Although Pik-n-Pig is first and foremost a barbecue restaurant, I’m not the only person who also comes for the banana pudding. It’s the perfect complement to a barbecue meal, whether it’s a sandwich, plate, or sundae. If only every barbecue restaurant would serve banana pudding that’s so good! Maybe it’s another reason that people fly here!

My wife's Pie Tin Nachos with pork and cheese.

With the coronavirus pandemic still not under control in this state, the inside dining area was closed. Not a problem for Pik-n-Pig! The covered patio outside is more than adequate and is the best spot to watch planes land and take off, and extra tables are next to it on the lawn. My wife and I usually eat outside anyway on a weekend to enjoy music by a local group, such as The McKenzie Brothers.

A photo taken in 2016 during quieter moments shows the covered patio with windsock and nearby aircraft hangers.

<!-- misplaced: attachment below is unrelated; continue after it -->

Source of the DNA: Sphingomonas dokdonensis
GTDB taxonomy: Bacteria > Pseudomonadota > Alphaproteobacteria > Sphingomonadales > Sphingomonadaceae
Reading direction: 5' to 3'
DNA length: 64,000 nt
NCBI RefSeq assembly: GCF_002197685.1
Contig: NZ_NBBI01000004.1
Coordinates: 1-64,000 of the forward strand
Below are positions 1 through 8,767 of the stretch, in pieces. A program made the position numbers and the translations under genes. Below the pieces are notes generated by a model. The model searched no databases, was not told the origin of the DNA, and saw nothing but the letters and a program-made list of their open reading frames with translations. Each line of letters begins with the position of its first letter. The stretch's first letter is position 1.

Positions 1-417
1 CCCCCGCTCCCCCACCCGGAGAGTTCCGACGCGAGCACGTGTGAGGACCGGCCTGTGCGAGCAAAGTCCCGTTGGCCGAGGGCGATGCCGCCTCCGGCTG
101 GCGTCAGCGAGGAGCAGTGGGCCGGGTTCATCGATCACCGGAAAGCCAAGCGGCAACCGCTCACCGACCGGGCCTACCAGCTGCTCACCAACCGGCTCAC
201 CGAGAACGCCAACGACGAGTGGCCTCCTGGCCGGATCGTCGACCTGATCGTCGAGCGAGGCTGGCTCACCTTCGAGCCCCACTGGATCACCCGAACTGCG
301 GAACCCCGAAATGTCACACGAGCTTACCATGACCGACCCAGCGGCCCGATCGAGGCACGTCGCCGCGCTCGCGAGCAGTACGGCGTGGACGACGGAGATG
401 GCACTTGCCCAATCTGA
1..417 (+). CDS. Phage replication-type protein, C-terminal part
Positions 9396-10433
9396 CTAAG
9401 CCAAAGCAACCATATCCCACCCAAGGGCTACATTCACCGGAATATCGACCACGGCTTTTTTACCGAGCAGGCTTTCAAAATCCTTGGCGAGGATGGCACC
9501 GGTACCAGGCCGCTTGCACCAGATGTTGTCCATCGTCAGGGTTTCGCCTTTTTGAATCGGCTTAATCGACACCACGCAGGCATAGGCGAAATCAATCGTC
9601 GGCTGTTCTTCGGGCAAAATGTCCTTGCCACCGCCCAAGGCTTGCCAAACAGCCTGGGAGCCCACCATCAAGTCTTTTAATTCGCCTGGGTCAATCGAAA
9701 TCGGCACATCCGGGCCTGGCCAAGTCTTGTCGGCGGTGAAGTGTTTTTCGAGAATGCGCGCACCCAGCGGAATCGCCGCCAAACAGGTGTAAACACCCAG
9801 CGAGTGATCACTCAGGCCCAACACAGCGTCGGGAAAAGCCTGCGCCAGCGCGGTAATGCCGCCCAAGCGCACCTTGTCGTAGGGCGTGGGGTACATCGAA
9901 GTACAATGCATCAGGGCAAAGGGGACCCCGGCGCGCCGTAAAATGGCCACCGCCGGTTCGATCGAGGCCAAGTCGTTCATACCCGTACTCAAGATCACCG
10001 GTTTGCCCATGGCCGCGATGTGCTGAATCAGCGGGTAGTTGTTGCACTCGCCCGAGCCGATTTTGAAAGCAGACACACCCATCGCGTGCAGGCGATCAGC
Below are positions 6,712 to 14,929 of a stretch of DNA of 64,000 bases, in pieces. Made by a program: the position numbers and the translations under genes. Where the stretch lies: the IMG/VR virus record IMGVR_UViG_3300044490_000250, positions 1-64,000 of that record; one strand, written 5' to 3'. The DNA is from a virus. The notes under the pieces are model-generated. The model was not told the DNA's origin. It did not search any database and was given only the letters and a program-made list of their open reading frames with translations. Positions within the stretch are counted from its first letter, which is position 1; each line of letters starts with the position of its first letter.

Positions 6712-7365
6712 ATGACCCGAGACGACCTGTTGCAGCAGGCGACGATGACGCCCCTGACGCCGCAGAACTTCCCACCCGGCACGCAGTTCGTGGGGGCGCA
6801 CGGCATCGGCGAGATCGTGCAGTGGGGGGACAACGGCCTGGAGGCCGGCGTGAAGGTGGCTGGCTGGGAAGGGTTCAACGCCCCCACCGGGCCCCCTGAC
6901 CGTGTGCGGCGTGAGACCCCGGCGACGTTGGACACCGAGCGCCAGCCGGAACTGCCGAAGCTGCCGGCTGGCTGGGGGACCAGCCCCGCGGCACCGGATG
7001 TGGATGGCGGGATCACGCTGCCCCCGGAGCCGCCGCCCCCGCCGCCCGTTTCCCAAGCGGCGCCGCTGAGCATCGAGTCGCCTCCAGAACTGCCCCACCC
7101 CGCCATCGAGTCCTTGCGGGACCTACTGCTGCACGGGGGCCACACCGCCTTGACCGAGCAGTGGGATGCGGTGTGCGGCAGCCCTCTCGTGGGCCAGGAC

Watching the windsock near the covered patio flap in the breeze is also entertaining and a reminder than the airport has no control tower, so pilots have to be vigilant not only of the wind direction but any local traffic as well. After two planes had parked while we were eating, their pilots and passengers walked over for lunch. What a way to find a place to eat!

Smoking meat for hours over wood coals earns Pik-n-Pig a coveted sport on the N.C. Historic Barbecue Trail.

I’ve lost count of how many times I’ve eaten at Pik-n-Pig. In recognition of how Pik-n-Pig cooks using the old-fashioned pit method, it has been added to the N.C. Historic Barbecue Trail of the N.C. Barbecue Society. Visiting it is definitely worth a drive (albeit only a short one for me) or a fly-in.

A daily menu board supplements the regular menu.

Friday, July 24, 2020

Grady's BBQ in Dudley, NC

Grady's BBQ in Dudley, N.C.

Because the white concrete block building of Grady’s BBQ in the Dudley community of Wayne County, NC, is such a simple, unpretentious exterior, many people wouldn’t believe how good the food being served on the inside is. It’s a place that could easily be passed by except the many cars parked by the doors at noon indicate that something outstanding is inside.

The wood stack outside tells you that the pitmaster is cooking barbecue the old-fashioned way.